Why Grace Young thinks a wok cooks the ultimate stir-fry.
My mother was raised in Shanghai and my father in Guangzhou, but by the time they started their life together in America, in 1949, they no longer cooked with a wok. Round-bottomed woks, the only kind they could find, didn’t get hot enough for stir-frying on their all-American electric range. So they resorted to a stainless-steel skillet for Chinese cooking. My father lamented as he served his exquisite, fragrant dishes that the food hadn’t been “properly” stir-fried. It wasn’t until years later when I discovered the carbon-steel flat-bottomed wok and made my first successful stir-fry, a simple cashew chicken, that I understood my father’s concern.
I still remember it vividly. The moment I swirled the peanut oil into the preheated wok, it shimmered. With the minced ginger, the carbon steel hummed and crackled, releasing a gingery-lemony perfume. The marinated chicken lent the wok music a steady sizzle. After searing undisturbed for a minute, the chicken, to my amazement, yielded to the metal spatula without a hint of sticking and, after a quick stir-fry, achieved a perfect golden hue. Growing hungrier and happier, I added a touch more oil along with sugar snaps, carrots and roasted cashews. Within a few strokes of the spatula, the sugar snaps turned bright green. I added a couple spoonfuls of rich chicken broth, a splash of rice wine and soy sauce. Stir-frying the mixture until the vegetables were crisp and tender, I could feel myself bonding not only with my wok, but with the hundreds of years of tradition that had produced such a simple, healthy and elegant cooking technique. The chicken that evening possessed the concentrated caramelized flavor and seared aroma known as wok hei that the Chinese prize. The vegetables were exquisitely sweet and crunchy.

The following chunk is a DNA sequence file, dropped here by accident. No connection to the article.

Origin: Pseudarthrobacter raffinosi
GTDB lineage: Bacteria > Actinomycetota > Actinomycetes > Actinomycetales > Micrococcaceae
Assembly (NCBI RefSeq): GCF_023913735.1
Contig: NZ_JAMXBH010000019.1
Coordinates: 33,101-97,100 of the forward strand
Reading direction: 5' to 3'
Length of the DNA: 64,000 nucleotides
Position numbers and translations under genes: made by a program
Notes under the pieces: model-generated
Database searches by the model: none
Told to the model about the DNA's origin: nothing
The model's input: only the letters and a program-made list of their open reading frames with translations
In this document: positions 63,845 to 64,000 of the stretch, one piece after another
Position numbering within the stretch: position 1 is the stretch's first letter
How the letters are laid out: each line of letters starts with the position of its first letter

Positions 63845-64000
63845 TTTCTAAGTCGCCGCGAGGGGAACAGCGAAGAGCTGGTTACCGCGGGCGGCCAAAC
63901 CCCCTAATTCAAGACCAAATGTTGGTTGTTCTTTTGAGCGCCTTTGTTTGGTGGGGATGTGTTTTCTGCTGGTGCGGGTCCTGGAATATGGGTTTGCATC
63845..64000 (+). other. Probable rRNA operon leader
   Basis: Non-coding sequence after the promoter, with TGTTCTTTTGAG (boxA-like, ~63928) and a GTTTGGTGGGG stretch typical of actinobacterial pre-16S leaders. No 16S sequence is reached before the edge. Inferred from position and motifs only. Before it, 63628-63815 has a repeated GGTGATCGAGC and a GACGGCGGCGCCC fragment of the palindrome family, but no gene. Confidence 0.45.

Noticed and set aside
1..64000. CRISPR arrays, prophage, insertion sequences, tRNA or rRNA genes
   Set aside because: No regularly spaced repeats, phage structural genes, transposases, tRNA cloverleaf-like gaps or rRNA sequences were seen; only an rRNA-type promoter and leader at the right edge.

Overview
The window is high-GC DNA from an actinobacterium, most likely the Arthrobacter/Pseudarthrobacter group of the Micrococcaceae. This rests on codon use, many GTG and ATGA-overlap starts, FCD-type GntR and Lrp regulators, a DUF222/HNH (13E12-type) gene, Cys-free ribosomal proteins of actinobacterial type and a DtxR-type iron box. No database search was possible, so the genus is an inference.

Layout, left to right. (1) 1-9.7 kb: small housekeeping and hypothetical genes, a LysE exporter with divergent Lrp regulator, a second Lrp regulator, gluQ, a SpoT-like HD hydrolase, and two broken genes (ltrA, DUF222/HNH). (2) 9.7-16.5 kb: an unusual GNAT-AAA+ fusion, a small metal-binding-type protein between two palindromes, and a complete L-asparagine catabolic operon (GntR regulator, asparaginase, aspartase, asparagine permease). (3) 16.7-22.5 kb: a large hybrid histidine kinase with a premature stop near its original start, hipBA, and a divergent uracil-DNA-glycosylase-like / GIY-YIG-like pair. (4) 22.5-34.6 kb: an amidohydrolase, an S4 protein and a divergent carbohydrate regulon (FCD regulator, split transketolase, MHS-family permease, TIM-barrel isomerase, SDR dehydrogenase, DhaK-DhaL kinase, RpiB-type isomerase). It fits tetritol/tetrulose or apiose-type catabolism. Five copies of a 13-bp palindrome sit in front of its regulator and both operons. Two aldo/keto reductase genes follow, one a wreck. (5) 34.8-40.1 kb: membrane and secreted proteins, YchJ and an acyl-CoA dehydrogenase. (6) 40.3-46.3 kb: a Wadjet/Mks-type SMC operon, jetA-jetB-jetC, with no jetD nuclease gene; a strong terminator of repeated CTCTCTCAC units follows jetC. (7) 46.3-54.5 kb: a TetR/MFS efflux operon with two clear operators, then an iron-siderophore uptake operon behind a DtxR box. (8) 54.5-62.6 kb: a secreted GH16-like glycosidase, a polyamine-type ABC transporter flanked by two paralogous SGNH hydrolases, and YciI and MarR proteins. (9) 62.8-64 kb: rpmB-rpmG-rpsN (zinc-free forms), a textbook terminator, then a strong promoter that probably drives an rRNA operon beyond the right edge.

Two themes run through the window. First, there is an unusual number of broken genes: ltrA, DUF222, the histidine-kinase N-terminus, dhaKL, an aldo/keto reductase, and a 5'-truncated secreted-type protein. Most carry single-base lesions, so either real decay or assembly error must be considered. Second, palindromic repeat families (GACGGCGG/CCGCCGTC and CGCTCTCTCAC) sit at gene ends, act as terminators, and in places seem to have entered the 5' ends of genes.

To this day I marvel at the natural nonstick quality of a seasoned carbon-steel wok, which is what makes it indispensable for stir-frying. For over 2,000 years, the wok has been the essential tool in the Chinese kitchen—it is the original natural nonstick pan. Once seasoned, just as with a cast-iron skillet, its surface acquires a nonstick patina. The more it is used, the better the patina and the less oil the carbon-steel wok requires. Nutritionally, a carbon-steel wok imparts some dietary iron into food and cooking quickly at high heat preserves such delicate nutrients as vitamin C and folate. But what home cooks praise the most is that it imparts the coveted wok hei to stir-fries.
Despite all those benefits, the carbon-steel wok is becoming increasingly difficult to find. On a recent visit to Philadelphia’s Chinatown I went searching for a carbon-steel wok, but could only find nonstick cookware. In fact, the only place that had one was a cookware store in the Italian section of town. And in China, too, in urban centers, I’ve observed that “modern” nonstick cookware has usurped carbon-steel and cast-iron woks. But nonstick is just not the same; it’s not safe to use traditional Teflon-coated nonstick pans over high heat because it may cause the coating to break down and release potentially toxic fumes. And most nonstick pans don’t last. Food stir-fried in a nonstick pan is devoid of the coveted browning and seared fragrance a carbon-steel wok imparts.
As a Chinese American, the looming extinction of the carbon-steel wok makes me sad. I’ve been called the wok evangelist, the stir-fry guru and the wok doctor. When I travel, I carry my wok onto flights, subjecting me to enhanced scrutiny from Homeland Security. But when I lecture and teach, my wok is at my side—or on the flame and I can be sure that every time I stir-fry in my wok, I’m going to get that magical aroma and sear that would make my dad proud.
Grace Young is a three-time IACP award-winning writer, including the Jane Grigson Award for distinguished scholarship. Her most recent cookbook, Stir-Frying to the Sky’s Edge (Simon & Schuster, 2010), won a 2011 James Beard Award and was a finalist for the IACP International Cookbook Award. She lives in New York City.
Photo credit: Joshua Paul